Slack Reservoir Association: Stay out

Slack Reservoir Association: Stay out

Swimming prohibited at town beaches

SMITHFIELD – Slack Reservoir is not open to the public for recreational purposes, says Kathleen Gustavsen of the Slack Reservoir Association, who is expressing safety concerns this week regarding the increased use of restricted areas at the facility by non-members.

With quarantine giving people more free time than ever, Gustavsen said she’s witnessed an increase in boating and kayaking on the pond. Many, she said, are not using a life jacket or taking proper safety precautions.

“It’s a safety concern for us on the lake,” Gustavsen said.

Gustavsen said the association recognizes members and people in the neighborhood who frequent the lake, and also recognize newcomers who do not belong there.

“It’s absolutely not open to the public,” Gustavsen said. “We have restrictions on the pond for use. People do not respect the pond or area rules and cause safety issues.”

Gustavsen emphasized that the reservoir is private property owned by the Slack Reservoir Association, and may only be used by members and abutters to the Slack Reservoir.

Boats authorized by the Slack Reservoir Association are issued registration stickers, and owners understand rules for boat use. Unregistered boats belonging to people entering from the beach do not, she said.

She said members pay dues to pay for the upkeep and use of the lake, including water level maintenance and weed maintenance. She said boats coming from different water sources might transfer invasive weeds into the reservoir.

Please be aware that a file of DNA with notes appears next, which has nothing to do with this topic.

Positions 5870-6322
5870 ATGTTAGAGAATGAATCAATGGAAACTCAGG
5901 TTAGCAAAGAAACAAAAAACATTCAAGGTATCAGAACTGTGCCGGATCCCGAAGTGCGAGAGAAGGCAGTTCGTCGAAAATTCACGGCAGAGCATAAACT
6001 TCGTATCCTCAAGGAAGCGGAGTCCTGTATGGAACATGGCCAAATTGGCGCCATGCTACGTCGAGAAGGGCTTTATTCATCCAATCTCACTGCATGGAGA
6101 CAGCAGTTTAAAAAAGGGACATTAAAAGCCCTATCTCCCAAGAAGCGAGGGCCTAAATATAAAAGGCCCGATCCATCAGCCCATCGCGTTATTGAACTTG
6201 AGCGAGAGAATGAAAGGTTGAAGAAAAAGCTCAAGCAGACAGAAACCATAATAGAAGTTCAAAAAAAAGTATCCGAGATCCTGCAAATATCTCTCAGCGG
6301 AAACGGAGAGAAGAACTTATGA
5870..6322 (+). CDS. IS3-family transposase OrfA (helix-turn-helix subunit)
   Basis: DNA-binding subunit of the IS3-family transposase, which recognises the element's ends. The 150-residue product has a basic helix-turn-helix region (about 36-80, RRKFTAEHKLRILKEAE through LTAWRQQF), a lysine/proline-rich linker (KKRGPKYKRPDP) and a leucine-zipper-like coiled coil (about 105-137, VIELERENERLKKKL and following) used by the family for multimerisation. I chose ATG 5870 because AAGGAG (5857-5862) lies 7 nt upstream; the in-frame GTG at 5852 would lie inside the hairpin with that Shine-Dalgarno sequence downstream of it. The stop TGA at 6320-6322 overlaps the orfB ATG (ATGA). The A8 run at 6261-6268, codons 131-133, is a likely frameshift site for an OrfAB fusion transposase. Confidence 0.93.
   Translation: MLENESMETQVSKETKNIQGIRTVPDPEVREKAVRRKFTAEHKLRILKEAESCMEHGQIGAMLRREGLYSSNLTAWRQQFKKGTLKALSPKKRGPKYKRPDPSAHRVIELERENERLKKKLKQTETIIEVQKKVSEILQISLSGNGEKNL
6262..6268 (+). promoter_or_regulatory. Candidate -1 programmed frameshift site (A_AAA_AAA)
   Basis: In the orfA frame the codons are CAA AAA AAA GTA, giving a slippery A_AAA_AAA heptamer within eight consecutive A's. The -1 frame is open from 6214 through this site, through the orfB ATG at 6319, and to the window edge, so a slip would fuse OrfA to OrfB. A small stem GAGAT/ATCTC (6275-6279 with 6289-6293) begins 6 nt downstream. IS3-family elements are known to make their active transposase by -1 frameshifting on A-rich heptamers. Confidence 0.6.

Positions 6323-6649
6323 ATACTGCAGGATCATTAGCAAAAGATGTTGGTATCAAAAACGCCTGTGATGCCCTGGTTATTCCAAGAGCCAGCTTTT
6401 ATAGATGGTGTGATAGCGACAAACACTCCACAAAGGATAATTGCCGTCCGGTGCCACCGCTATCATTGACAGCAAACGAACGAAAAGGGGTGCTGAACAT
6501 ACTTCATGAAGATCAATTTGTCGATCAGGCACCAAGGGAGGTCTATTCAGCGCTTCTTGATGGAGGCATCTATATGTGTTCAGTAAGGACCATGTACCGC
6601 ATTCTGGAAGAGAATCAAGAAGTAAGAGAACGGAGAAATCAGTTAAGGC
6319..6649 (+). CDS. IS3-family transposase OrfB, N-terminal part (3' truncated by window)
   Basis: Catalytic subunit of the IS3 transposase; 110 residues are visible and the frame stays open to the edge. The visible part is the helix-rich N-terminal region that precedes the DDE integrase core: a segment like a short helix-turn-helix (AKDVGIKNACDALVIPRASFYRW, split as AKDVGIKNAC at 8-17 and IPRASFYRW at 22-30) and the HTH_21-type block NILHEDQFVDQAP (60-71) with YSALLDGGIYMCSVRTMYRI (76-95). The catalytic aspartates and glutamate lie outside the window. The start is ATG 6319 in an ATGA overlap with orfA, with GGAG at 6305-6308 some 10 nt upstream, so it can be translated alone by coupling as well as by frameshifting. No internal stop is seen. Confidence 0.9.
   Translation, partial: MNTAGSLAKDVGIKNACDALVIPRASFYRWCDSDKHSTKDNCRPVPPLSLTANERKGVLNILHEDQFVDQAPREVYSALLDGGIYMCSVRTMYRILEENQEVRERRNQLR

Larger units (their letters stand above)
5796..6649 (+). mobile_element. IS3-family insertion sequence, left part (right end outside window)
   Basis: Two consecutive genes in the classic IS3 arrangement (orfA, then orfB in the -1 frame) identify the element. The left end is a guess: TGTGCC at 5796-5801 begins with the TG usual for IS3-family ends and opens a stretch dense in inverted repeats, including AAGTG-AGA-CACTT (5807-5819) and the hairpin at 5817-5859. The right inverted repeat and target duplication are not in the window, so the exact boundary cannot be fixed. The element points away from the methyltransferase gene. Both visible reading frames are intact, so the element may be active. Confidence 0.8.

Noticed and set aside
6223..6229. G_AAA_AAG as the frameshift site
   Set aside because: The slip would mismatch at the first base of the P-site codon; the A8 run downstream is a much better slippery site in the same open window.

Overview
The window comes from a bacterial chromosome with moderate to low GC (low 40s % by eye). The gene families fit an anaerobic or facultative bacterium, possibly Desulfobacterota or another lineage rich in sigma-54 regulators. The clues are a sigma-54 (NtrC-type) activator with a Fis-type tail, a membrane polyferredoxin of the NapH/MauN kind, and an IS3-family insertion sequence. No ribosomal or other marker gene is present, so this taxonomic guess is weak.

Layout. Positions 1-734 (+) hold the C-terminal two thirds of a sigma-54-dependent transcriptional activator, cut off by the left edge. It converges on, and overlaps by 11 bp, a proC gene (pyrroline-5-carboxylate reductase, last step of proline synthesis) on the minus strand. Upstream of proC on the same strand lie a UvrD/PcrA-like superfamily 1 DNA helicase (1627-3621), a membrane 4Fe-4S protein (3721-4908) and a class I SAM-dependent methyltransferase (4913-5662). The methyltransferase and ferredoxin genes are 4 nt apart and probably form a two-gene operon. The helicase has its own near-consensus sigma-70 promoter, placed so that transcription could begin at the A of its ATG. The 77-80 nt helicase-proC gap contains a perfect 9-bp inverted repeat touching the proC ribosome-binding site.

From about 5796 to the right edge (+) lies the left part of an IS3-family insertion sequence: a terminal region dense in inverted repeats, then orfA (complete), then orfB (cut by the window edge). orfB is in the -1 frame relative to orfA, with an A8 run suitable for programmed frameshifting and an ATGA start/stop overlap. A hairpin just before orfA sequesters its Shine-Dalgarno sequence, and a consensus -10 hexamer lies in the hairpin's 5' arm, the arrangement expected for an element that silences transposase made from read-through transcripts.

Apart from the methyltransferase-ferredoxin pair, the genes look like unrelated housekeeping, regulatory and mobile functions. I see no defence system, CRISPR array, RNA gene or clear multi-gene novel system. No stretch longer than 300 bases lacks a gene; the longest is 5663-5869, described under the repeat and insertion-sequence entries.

“We’re just trying to protect our interests,” she said.

The Valley Breeze & Observer reported in late June that all Smithfield beaches had been closed for swimming for the summer to conform to social distancing guidelines.

Gustavsen said closure and signs stating the pond is private property do not stop people from swimming in the pond or dropping in boats.

“It’s trespassing,” Gustavsen said of using the water outside of the swimming area.

The swimming area at Slacks Pond does not currently have lifeguards on duty.

Parks and Recreation Director Bob Caine said while the town owns the sand on the beach and the small, roped-off swimming area, the Slack Reservoir Association owns the water rights on the pond.

He confirmed that association members pay dues for pond maintenance. Caine said he is pushing to make sure no one uses the beach as a boat ramp.

“The association is very passionate about it,” he said.

Caine added that Smithfield police are enforcing no-swimming laws, and are responding to calls on the Georgiaville and Slacks Ponds regarding swimming, particularly at night. “They’re being called down all the time,” Caine said.

From June 15 through July 8, Smithfield police responded to calls to beaches, mostly Georgiaville, removing 300 to 400 people from the water and beaches, according to Chief Richard St. Sauveur.

“In the current environment, unless someone is being uncooperative with orders to leave the water/beach, charging people is not the best course of action,” he said.

Right now, beaches are good for watching the sunset from the picnic tables, Caine said.

Georgiaville closed on July 8 for recreational use due to a bloom of toxic blue-green algae. Prohibited recreational uses includes fishing, boating, kayaking, and contact with the water should be avoided.

Pets can also be affected by exposure to algae toxins, and owners should not let pets drink or swim in the water.